The goal of this workshop is to discuss potential next steps to facilitate the development of new technologies and/or biomarker panels to assess tissue oxygenation in a minimally to non-invasive fashion pre- and post-transfusion of Red Blood Cells (RBCs). The 2015 Transfusion Symposium identified tissue oxygenation assessment as a priority area. The development of minimally to non-invasive procedures to accurately measure tissue oxygenation are needed 1) pre-transfusion to predict who would benefit from RBC transfusions, and (2) post-transfusion to determine if the patient did benefit (and to be able to test the differential effects of various RBC products with specific characteristics). The meeting goals support the NIH mission to enhance patient health.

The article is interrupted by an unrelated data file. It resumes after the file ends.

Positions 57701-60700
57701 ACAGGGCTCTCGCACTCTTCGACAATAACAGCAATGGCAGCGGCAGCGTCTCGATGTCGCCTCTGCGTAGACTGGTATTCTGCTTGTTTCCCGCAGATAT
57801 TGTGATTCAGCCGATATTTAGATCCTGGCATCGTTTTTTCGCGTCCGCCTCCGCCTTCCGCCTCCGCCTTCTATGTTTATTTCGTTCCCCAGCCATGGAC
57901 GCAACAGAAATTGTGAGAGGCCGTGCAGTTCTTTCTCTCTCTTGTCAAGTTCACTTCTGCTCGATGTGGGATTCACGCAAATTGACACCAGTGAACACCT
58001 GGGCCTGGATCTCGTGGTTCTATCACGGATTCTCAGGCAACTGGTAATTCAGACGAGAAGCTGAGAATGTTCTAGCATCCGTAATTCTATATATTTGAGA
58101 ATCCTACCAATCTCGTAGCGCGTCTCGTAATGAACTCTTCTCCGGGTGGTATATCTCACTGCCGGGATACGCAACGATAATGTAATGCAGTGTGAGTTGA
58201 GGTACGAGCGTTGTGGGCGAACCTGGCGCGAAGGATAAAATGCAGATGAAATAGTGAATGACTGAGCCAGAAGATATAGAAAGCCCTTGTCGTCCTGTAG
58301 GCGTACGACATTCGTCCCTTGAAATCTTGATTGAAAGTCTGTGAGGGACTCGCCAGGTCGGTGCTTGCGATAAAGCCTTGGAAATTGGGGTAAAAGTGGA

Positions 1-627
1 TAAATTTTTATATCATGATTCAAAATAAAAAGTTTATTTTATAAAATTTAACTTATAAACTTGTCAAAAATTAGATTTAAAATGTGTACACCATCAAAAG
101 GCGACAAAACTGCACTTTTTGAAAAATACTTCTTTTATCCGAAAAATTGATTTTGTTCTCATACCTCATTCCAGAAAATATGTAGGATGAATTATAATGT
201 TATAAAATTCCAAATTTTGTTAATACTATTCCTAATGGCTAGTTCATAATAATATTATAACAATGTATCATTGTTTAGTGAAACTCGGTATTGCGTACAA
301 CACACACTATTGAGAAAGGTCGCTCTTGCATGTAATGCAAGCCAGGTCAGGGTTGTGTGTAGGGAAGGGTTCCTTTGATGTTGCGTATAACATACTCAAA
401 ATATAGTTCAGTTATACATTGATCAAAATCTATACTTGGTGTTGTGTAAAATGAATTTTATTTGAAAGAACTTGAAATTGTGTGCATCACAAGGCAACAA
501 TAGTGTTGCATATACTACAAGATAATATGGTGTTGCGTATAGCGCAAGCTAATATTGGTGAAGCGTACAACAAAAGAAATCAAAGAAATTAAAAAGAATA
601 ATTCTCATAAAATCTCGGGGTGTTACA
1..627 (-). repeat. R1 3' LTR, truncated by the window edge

This workshop will build on a previous initiative focused on assessment tools to evaluate the dynamic changes in microvascular blood flow and tissue oxygenation in clinical research applications. Subject matter experts in multiple disciplines relevant to tissue oxygenation (transfusion, critical care, cardiology, neurology, neonatal/pediatrics, bioengineering, biochemistry, imaging) will generate recommendations on what the next research priorities would be to combine global ???omics??? signatures with additional measures (e.g., thenar eminence reading or imaging methods) to predict who needs RBC transfusion and evaluate whether RBC transfusion was effective and to what degree. A formal summary of the recommendations identified during the workshop will be provided in a report on the NHLBI website.

    NIH VideoCast - Towards Minimally-invasive or Non-invasive Approaches to Assess Tissue Oxygenation Pre- and Post-Transfusion Workshop (Day 2)

  • NIH VideoCast - Biowulf Seminar: Structure, dynamics and function of intrinsically disordered proteins from experiment and molecular simulation
    • - Robert B. Best, Ph.D., NIDDK, NIH (2018/05/01)
    • - Category : Special
    Biowulf Seminar Series